Toward Smaller Aqueous-Phase Plasmonic Gold Nanoparticles: High-Stability Thiolate-Protected ~ 4.5 Nm Cores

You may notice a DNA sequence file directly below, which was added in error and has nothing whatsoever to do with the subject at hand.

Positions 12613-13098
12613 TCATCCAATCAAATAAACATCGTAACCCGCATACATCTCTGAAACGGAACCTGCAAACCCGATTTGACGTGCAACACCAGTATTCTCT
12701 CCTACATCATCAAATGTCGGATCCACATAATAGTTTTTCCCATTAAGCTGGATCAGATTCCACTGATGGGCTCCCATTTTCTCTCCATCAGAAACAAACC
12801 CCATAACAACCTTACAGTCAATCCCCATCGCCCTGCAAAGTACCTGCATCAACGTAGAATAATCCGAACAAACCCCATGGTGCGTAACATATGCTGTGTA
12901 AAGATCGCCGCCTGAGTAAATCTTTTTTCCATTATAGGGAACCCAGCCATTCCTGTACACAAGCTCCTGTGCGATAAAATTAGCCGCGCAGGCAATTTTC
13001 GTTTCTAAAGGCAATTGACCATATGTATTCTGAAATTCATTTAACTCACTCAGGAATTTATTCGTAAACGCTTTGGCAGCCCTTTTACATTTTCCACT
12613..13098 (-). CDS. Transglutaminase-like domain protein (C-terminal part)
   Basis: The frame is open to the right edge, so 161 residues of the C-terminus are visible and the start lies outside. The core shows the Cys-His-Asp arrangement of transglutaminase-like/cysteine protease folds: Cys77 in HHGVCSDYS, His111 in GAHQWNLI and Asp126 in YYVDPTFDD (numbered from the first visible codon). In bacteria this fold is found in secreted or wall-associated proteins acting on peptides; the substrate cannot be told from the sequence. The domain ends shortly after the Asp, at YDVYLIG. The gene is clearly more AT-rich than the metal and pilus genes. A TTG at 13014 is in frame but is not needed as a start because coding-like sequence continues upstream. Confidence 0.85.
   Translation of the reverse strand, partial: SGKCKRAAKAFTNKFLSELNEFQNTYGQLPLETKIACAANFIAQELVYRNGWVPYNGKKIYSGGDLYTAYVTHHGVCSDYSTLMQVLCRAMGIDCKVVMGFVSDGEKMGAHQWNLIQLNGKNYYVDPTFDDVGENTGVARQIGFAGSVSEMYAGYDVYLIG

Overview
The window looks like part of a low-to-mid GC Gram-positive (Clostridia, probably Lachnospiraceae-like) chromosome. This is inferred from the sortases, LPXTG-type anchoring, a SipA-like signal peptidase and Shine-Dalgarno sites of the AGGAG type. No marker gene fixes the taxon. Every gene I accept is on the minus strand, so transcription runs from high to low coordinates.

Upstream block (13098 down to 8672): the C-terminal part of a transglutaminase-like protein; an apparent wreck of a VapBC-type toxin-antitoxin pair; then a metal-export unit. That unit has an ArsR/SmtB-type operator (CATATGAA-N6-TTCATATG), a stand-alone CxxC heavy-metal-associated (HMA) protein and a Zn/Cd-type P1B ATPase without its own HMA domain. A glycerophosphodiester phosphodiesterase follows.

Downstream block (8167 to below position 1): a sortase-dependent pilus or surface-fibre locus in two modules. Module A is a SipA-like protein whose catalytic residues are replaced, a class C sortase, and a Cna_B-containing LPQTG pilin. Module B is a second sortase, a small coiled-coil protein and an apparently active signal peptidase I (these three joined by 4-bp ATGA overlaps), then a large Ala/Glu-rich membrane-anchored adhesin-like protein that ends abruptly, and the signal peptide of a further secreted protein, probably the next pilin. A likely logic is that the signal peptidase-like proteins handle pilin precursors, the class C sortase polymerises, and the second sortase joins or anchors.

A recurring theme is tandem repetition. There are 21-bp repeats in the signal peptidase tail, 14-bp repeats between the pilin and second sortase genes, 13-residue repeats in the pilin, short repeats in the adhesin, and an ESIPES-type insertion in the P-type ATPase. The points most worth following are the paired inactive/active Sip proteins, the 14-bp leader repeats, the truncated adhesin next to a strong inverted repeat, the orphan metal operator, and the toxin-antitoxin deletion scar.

Most applications of aqueous plasmonic gold nanoparticles benefit from control of the core size and shape, control of the nature of the ligand shell, and a simple and widely applicable preparation method. Surface functionalization of such nanoparticles is readily achievable but is restricted to water-soluble ligands. Here we have obtained highly monodisperse and stable smaller aqueous gold nanoparticles (core diameter ~ 4.5-nm), prepared from citrate-tannate precursors via ligand exchange with each of three distinct thiolates: 11-mercaptoundecanoic acid, a-R-lipoic acid, and para-mercaptobenzoic acid. These are characterized by UV-Vis spectroscopy for plasmonic properties; FTIR spectroscopy for ligand exchange confirmation; X-ray diffractometry for structural analysis; and high-resolution transmission electron microscopy for structure and size determination. Chemical reduction induces a blueshift, maximally +0.02-eV, in the localized surface-plasmon resonances band; this is interpreted as an electronic (-) charging of the MPC gold core, corresponding to a -0.5-V change in electrochemical potential.